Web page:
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Amy Johnson

(c. 1784–6 Jan. 1849)

Free woman of color, property owner, and businesswoman in Natchez, Mississippi, Amy Johnson was born into slavery. Little is known of her parents or early life. She was emancipated in 1814 at age thirty by her white owner, William Johnson, who was the likely father of her two young children, Adelia and William. He stated in the emancipation document executed in Concordia Parish, Louisiana, that in consideration of five dollars he had liberated Amy, who would be “able to work and gain a Sufficient Livilihood and maintenance” (Davis and Hogan, Barber, 15).

Amy was listed as a free Negro head of household in the Natchez, Mississippi, censuses of 1816, 1818, and 1820. Her children were also freed by William Johnson beginning with Adelia at age thirteen in 1818. Her son, William Johnson (1809–1851), was emancipated two years after this, in 1820, at age eleven. The family helped constitute the free community of color in Natchez and surrounding Adams County, which was the largest of its kind in Mississippi, numbering approximately 110 free black people in 1820. The people within this Deep South community occupied a stratum between slavery and complete freedom. Free people of color had to contend with many constraints that limited their rights, including restricted occupations, denial of voting rights, limited mobility, and inability to testify against whites. However, within this environment, free African Americans used their limited freedom to carve out niches for themselves and their families.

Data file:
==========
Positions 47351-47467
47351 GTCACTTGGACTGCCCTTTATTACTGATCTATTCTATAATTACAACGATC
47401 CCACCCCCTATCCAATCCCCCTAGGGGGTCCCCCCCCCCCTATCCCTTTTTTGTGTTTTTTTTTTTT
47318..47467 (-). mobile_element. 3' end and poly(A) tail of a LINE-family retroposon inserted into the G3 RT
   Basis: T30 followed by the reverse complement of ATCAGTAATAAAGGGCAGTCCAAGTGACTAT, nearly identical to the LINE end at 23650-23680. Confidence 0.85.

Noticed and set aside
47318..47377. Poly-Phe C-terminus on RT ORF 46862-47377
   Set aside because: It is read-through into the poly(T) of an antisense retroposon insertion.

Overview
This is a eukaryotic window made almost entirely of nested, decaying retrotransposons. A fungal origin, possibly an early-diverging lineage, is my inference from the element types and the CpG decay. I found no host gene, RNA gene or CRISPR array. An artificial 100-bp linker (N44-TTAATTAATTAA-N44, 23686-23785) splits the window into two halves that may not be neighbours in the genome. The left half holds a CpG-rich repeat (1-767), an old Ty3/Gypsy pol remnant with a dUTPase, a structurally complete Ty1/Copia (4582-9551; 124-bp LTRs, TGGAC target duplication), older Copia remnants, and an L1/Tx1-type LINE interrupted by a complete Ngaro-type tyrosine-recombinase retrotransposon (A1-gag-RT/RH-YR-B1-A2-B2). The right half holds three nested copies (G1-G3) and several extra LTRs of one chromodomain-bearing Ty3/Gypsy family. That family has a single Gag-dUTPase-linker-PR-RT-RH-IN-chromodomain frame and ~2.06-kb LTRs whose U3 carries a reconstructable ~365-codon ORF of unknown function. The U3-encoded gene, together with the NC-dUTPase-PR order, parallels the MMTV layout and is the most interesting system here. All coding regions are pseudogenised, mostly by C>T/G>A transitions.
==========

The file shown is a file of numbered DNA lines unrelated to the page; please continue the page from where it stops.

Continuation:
In 1819 Amy established her niche by procuring a license to retail within Natchez and probably peddled goods on the streets or maintained a small shop within the town by the Mississippi River. Throughout her life Amy was a dealer in small items and birds. No doubt she sold goods to the Natchez populace to support her two teenage children and experienced some measure of success in this pursuit. In later years she owned slaves of her own for profit, probably utilizing their labor to aid her in the management of her small business as well as leasing them out to others. Besides maintaining a visible presence in the town’s commerce, she at times had to answer to the public courts. Between 1816 and 1822 she sued and was in turn sued, mainly over payments of debt. In 1822 she sued Arthur Mitchum, a free barber of color, for assault. She charged that in 1819 Mitchum had caused her great bodily harm when he beat her with a brickbat and his fists, and he pulled out handfuls of her hair. For this substantial injury she asked the court for damages of $500. She was awarded damages in her case against Mitchum, but only in the amount of $27.50.